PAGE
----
The other think-tanks made these advancing US geopolitical interests around the world, but the Atlantic Council is meant to expand history's first global military block, which is I think what you were alluding to when we talked about the transformation of NATO during the Cold War period.

So, Atlantic Council is where the Trans-Atlantic elites, elected by nobody to that position, accountable to nobody but other elites, planning the geopolitical division of the globe in a manner that benefits none of the respective populations of the countries affected. But certainly does the elite geo-strategists, the self-styled ones that he was addressing, indeed.

Joe: So is that what NATO was originally conceived to do? Is that built into the original NATO? Maybe you can take us back to the founding of NATO.

Rick: Yeah, that's a good question. On this past April 4th, NATO celebrated the 65th anniversary. It was launched in 1949, of course. As to what it was ostensibly created to do and what in fact it was, I think there is a lot of room for interpretation there; but whatever the initial intent was, and I don't believe that it was as innocent and certainly as philanthropic as NATO apologists try to portray it as being, what is transparently occurred in the last 23 years, particularly since the formal dissolution of the Warsaw Pact, the Warsaw Treaty Organisation incidentally. The very name suggests it was modelled after NATO and came into existence 6 years after NATO, only in response - not so much to the creation of NATO, but the absorption of the Federal Republic of Germany into NATO.

But 23 years ago, with the dissolution of the Warsaw Pact, which had been moribund really for years preceding that, and the fragmentation of the Soviet Union, what the US then did was began to use the North Atlantic Treaty Organisation to achieve military domination throughout the entire European continent, which it has now, thereby freeing it up for military adventures in the Middle East, the broader of Middle East and now the Asia Pacific region.

But also to set up a network of military partnerships through NATO that effectively absorbed or revivified, revived and restored other Cold War military blocks also modelled after NATO: the Central Treaty Organisation (CENTO), South East Asia Treaty Organisation (SEATO), Australia, New Zealand, US Treaty Organisation (ANZUS), and members of all those blocks are now NATO partners through various partnership programs. So what the US has succeeded in doing in the last 23 years is creating history's first global military block.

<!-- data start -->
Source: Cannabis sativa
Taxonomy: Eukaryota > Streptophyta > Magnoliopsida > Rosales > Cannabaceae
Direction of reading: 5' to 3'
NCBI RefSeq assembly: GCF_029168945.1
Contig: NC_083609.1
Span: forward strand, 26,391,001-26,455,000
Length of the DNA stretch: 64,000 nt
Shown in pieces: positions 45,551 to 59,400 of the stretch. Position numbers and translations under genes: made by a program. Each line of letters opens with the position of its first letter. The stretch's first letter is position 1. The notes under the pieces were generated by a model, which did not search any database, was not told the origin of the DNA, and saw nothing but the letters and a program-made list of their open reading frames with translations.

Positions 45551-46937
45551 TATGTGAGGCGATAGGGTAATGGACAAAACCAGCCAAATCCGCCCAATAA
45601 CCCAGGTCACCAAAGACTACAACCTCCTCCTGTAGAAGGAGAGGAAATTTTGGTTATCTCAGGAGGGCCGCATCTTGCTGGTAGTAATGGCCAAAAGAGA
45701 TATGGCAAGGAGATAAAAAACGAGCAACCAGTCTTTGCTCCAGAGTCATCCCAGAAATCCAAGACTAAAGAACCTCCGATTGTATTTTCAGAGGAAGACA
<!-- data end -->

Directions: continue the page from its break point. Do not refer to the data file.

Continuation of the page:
Joe: So every time I think of NATO, every time I see NATO acting or discussing or having acted on a global stage, I wonder to myself, to what extent can we say that NATO is more or less the US military by another name?

Rick: It is just that, you're correct. And we have to recollect, even though the two positions didn't become co-terminus until afterwards, the first top military leader of NATO when it was founded - actually a year after in1950 - the title was the same as it now by the way, Supreme Allied Commander of Europe, was Dwight D. Eisenhower; who, of course, came to that from a position from being Allied Supreme Commander for the Western Forces in World War II.

So in a sense what you have seen is simply a continuation of the Anglo-Franco-American, if you will, military structure in WWII extended to include other countries in Western and Southern Europe. However when NATO was formed 65 years ago, it consisted only of 12 nations. All of whom, except for Italy, were either on the North Atlantic Ocean or close to it.

However, in the decade from 1999 to 2009, NATO absorbed 12 new member states, that's a 75% increase in membership in that decade; all of those nations in Eastern Europe from the Baltic Sea to the Black Sea to the Aegean Sea. And this has effectively then created a cordon sanitaire along Russia's entire Western flank, from the Baltic States down to the Eastern Mediterranean.

We also have to recollect that now, depending on how you count them, but by my count 39 nation states in Europe or in the Mediterranean Sea that are considered European countries - I'm talking about the small island nations of Malta and Cyprus in the latter instance, and I'm excluding the micro-states like Andorra and Liechtenstein. But all of the European states, including the three in the south Caucasus, which the West refers to as European nations, Armenia, Azerbaijan, Georgia - every single one of them is either a member of NATO or a member of a NATO partnership program, one or more NATO partnership program, I should add.

Russia now, with the NATO-Russia Council, that relationship seems to be in abeyance, but with every other European country is a member or an apprentice member, if you will, of the North Atlantic Treaty Organisation. I have often had occasion to state that what a Charlemagne, Napoleon Bonaparte or Adolf Hitler only dreamt of, the US has effectuated in Europe through the military subjugation of the entire continent under a US controlled military block.

Niall: Yeah, it's way beyond the North Atlantic at this point.

Pierre: Yeah, you mention Napoleon, Hitler, Charlemagne. It also reminds me what happened during the Roman Empire because this NATO, this military coalition, is very much similar to the Roman Empire army where there were not only Roman soldiers, but a lot of soldiers coming from subjugated people and territories. It seems like the armed instrument of the US Empire.